Emerging Markets: No, Not China and India – The Story Behind Gen Art's Emerging Artists and Designers

Flash back to the early nineties. Just after the decade of greed had come to an end and the ramifications of consumer exuberance were catching up to us. A period during which the economy was stuck in a nasty recession and the country was fresh from the first war in Iraq. Now imagine being a young portfolio-wielding artist pounding the streets of SoHo trying desperately to get a gallery owner to take a chance on you. The picture at the time did not look very promising for the next generation of Picassos and Warhols. That is until Ian Gerard, Stefan Gerard, and Melissa Neumann decided to do something about it. The trio founded Gen Art in early 1993. Gen Art started out as an organization dedicated to showcasing emerging visual artists. Ten years later, the company has expanded and now also exposes emerging fashion designers, filmmakers, and musicians. From it’s film festival to working with The Apprentice, Gen Art is on the cutting edge of what’s hip and important to the 21- 39 year old crowd. I tracked down Gen Art’s coast-hopping founder Ian Gerard, to get the organization’s inside story.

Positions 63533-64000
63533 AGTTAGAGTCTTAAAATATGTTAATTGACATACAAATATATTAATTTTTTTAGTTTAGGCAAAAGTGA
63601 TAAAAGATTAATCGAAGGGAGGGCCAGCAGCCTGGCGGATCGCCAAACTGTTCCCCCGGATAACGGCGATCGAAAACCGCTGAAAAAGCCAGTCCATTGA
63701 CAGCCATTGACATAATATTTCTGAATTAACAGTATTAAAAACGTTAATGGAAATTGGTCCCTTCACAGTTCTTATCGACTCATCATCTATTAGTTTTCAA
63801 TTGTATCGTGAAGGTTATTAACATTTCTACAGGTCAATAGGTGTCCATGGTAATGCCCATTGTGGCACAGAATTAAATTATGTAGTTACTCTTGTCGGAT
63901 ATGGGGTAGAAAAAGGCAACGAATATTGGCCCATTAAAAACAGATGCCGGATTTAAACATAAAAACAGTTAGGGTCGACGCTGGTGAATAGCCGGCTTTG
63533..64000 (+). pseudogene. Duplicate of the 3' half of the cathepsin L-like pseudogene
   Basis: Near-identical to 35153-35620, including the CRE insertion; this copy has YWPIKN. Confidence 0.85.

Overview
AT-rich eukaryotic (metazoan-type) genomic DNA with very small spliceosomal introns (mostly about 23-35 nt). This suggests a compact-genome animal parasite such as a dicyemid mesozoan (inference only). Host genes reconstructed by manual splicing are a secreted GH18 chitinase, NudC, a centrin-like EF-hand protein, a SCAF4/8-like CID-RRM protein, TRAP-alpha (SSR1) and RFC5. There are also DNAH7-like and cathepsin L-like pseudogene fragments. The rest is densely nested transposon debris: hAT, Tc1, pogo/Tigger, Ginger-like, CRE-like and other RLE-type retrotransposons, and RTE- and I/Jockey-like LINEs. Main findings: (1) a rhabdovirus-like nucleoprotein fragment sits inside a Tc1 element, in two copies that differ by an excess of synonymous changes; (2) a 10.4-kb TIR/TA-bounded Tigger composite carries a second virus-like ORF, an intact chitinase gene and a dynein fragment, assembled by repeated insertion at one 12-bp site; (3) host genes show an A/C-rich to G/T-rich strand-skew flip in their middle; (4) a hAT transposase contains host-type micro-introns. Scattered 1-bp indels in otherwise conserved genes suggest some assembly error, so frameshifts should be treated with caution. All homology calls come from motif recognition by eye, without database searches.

The Harbus: So how did Gen Art come about?
Ian Gerard: The idea started when I was a second year law student at New York University. The company’s roots however stem from my years at Vassar College where I had been involved with a lot of people majoring in the fine arts. These were artists who graduated during the recession years of the early 90’s and who were confronting a contracted art world, where the last thing a dealer or gallery owner wanted to do was take a chance on an emerging artist. I saw first hand how a lot of young, visual artists were not getting any opportunities. At the same time, I was noticing a lot of young people who had disposable income and were interested in having art on their walls, but could not afford to go down to a gallery in SoHo because everything was over $10,000. While at NYU, I began to consider the possibility of bring young artist together with young people who had disposable income but thought that their only means of having art on the wall was through their local poster store. I came to the conclusion that young people would be interested in purchasing original art if they could get it at reasonable prices. So I decided to put the two groups together and started the organization on generational biases – a peer group of people supporting their peers by buying their art work.